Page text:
65. , , (). A case of superficial ulnar artery associated with retrobrachial median nerve. Folia Anat.
  66. , , (). The superficial ulnar artery:Incidence and calibre in 95 cadaveric specimens. Clin Anat. https://doi.org/10.1002/ca.20546
  67. (). Considerazioni sopra un caso di arteria brachio-ulnare superficiale. Anat Anz.
  68. , , , (). Superficial ulnar artery:Curse or blessing in harvesting fasciocutaneous forearm flaps. Head Neck. https://doi.org/10.1002/hed.20367
  69. , , (). Superficial ulnar artery:A contraindication to radial forearm free tissue transfer. Laryngoscope. https://doi.org/10.1002/lary.21465
  70. , , , (). Absence of the palmaris longus is a warming sign for avoiding the superficial ulnar artery trap. Indian J Plast Surg. https://doi.org/10.4103/0970-0358.113738
  71. (). Beitrag zur Kenntniss der Arterienvarietäten des menschlichen Armes. Morphol Arb.
  72. (). Persistent arteriae brachii superficialis, antibrachii superficialis et mediana. Anat Rec.
  73. , , (). Unusual variation of the arterial pattern of the human upper limb. Anat Rec. https://doi.org/10.1002/ar.1092150112
  74. , , (). Bilateral superficial median arteries. J Anat. https://doi.org/10.1046/j.1469-7580.1999.19430475.x
  75. , , , , , (). Median artery revisited. J Anat. https://doi.org/10.1017/s0021≎99005075
  76. , , , , (). Coincidence of superficial brachiomedian artery and bitendinous palmaris longus:A case report. Surg Radiol Anat. https://doi.org/10.1007/s00276-015-1512-x
  77. , , , (). Brachiomedian artery (arteria brachiomediana) revisited:A comprehensive review. Bosn J Basic Med Sci. https://doi.org/10.17305/bjbms.2016.801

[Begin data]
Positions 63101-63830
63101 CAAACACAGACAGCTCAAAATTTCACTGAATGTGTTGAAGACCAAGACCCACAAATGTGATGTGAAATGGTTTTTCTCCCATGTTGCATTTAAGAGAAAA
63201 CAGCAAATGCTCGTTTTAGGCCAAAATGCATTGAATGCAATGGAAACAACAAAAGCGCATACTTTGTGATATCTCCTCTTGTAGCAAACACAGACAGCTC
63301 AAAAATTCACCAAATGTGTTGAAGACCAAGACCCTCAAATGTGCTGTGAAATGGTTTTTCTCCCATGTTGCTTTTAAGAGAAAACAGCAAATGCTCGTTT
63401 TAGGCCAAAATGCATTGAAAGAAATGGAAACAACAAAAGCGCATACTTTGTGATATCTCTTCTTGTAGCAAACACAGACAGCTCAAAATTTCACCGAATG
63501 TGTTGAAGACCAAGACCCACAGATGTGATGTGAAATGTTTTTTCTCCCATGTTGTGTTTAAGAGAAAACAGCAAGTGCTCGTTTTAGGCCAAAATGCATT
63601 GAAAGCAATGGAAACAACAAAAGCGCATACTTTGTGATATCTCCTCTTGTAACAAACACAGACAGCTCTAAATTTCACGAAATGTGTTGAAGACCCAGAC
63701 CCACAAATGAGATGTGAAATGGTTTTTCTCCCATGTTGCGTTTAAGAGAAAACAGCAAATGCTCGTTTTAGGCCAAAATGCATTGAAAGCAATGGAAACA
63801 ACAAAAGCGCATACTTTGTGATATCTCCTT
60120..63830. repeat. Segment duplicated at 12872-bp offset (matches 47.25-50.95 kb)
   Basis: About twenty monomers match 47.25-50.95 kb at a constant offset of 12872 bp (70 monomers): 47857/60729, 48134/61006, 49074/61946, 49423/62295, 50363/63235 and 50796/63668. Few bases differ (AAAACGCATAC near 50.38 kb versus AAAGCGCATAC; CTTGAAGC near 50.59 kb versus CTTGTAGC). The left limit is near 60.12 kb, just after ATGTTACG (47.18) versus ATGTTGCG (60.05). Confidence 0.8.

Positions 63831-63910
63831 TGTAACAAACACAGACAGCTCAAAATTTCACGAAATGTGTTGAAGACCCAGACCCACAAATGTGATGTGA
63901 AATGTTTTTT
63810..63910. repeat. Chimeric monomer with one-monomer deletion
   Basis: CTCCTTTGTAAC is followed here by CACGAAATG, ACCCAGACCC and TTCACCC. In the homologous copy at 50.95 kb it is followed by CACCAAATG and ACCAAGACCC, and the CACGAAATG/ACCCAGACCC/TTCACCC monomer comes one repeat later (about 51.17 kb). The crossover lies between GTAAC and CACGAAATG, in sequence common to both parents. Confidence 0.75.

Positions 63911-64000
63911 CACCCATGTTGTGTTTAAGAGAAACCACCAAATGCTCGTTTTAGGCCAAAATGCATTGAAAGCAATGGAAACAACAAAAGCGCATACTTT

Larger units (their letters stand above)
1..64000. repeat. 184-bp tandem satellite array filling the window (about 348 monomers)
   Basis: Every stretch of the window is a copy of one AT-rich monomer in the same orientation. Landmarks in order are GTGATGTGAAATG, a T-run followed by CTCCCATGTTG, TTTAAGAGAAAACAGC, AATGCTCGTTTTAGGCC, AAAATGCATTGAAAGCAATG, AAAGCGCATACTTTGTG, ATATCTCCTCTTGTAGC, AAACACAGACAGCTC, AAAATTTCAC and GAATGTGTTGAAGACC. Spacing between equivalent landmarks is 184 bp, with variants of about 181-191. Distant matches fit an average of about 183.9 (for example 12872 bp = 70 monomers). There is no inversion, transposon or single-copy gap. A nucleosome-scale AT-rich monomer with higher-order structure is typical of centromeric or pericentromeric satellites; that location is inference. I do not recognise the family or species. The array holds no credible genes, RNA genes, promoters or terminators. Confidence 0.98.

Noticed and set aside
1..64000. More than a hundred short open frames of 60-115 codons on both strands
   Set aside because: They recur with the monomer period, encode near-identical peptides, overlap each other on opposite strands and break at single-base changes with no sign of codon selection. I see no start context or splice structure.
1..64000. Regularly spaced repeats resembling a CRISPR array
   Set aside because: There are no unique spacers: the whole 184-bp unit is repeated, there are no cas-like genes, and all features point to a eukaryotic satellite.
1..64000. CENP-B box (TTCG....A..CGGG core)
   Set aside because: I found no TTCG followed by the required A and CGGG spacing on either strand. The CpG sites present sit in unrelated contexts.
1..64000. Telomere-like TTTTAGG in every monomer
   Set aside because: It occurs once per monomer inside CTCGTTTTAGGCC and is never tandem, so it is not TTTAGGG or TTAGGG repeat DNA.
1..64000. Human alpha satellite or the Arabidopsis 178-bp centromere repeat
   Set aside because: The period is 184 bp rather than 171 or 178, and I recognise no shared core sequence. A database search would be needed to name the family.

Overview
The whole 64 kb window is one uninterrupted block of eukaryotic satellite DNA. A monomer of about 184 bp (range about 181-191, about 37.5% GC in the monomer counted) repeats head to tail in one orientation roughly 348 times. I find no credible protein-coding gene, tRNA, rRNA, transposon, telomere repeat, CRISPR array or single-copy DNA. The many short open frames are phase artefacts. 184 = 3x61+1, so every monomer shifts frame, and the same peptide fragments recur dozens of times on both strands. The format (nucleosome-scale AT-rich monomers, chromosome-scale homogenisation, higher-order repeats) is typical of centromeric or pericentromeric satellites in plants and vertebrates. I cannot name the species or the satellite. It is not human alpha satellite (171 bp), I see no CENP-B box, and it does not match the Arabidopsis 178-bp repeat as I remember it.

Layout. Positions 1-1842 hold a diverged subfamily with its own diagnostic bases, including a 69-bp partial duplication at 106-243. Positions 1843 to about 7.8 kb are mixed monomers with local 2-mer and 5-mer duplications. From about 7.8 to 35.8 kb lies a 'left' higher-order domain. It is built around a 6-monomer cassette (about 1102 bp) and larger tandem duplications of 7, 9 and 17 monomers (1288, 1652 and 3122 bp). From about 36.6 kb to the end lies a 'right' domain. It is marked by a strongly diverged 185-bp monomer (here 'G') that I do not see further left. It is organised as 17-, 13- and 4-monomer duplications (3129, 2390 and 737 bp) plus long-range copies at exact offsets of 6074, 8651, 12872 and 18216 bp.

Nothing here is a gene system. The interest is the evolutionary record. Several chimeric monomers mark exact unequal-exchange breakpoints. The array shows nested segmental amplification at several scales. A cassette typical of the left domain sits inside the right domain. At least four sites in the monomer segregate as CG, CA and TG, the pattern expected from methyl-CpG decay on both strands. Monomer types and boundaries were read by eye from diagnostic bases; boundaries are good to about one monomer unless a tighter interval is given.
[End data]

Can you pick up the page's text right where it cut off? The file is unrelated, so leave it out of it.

78. (). Über die Arteria mediana antibrachii superficialis, Arteria ulnaris antibrachii superficialis und Duplicität der Arteria ulnaris. Arch Anat Physiol Wiss Med. https://doi.org/10.1159/isbn.978-3-318-01637-6
  79. , , (). The incidence of a superficial arterial pattern in the human upper extremities. Folia Morphol (Warsz).
  80. , , , , (). Co-existence of superficial brachio-ulno-radial arterial pattern and persistent median artery. Indian J Plast Surg. https://doi.org/10.4103/0970-0358.53021
  81. , , , , , (). Superficial arm arteries revisited:Brother and sister with absent radial pulse. Ann Anat. https://doi.org/10.1016/j.aanat.2010.02.005
  82. , , , (). Bilateral double brachial artery. J Med Soc. https://doi.org/10.4103/0972-4958.116655
  83. (). A brachioulnoradial artery:A short report. Surg Radiol Anat. https://doi.org/10.1007/s00276-013-1126-0
  84. , (). A rare case of unilateral variations of forearm arteries:Anatomy, embryology and clinical implications. J Can Chiropr Assoc.
  85. , (). A variant of the classical superficial brachioulnoradial artery:Morphology and clinical significances. Surg Radiol Anat. https://doi.org/10.1007/s00276-015-1605-6